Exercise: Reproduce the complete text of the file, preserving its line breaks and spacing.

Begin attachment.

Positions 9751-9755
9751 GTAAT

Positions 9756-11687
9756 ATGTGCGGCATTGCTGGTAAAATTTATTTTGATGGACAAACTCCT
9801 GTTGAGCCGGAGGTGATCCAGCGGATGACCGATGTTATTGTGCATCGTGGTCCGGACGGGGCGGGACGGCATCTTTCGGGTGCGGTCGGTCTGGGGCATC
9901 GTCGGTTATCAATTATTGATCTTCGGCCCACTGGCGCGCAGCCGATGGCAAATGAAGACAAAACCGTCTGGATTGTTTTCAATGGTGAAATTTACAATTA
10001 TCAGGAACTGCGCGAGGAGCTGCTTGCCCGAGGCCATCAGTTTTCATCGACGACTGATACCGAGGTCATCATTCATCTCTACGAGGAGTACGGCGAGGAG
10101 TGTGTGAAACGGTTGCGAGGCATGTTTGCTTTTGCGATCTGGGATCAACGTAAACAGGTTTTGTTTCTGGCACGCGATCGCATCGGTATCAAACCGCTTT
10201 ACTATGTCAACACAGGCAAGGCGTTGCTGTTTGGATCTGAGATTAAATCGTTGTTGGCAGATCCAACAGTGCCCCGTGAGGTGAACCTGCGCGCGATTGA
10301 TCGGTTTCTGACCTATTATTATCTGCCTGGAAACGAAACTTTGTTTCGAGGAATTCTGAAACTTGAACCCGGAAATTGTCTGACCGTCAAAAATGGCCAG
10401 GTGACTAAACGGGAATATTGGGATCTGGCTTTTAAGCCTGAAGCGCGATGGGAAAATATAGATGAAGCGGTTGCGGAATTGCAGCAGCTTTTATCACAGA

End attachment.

Positions 9751-9755
9751 GTAAT

Positions 9756-11687
9756 ATGTGCGGCATTGCTGGTAAAATTTATTTTGATGGACAAACTCCT
9801 GTTGAGCCGGAGGTGATCCAGCGGATGACCGATGTTATTGTGCATCGTGGTCCGGACGGGGCGGGACGGCATCTTTCGGGTGCGGTCGGTCTGGGGCATC
9901 GTCGGTTATCAATTATTGATCTTCGGCCCACTGGCGCGCAGCCGATGGCAAATGAAGACAAAACCGTCTGGATTGTTTTCAATGGTGAAATTTACAATTA
10001 TCAGGAACTGCGCGAGGAGCTGCTTGCCCGAGGCCATCAGTTTTCATCGACGACTGATACCGAGGTCATCATTCATCTCTACGAGGAGTACGGCGAGGAG
10101 TGTGTGAAACGGTTGCGAGGCATGTTTGCTTTTGCGATCTGGGATCAACGTAAACAGGTTTTGTTTCTGGCACGCGATCGCATCGGTATCAAACCGCTTT
10201 ACTATGTCAACACAGGCAAGGCGTTGCTGTTTGGATCTGAGATTAAATCGTTGTTGGCAGATCCAACAGTGCCCCGTGAGGTGAACCTGCGCGCGATTGA
10301 TCGGTTTCTGACCTATTATTATCTGCCTGGAAACGAAACTTTGTTTCGAGGAATTCTGAAACTTGAACCCGGAAATTGTCTGACCGTCAAAAATGGCCAG
10401 GTGACTAAACGGGAATATTGGGATCTGGCTTTTAAGCCTGAAGCGCGATGGGAAAATATAGATGAAGCGGTTGCGGAATTGCAGCAGCTTTTATCACAGA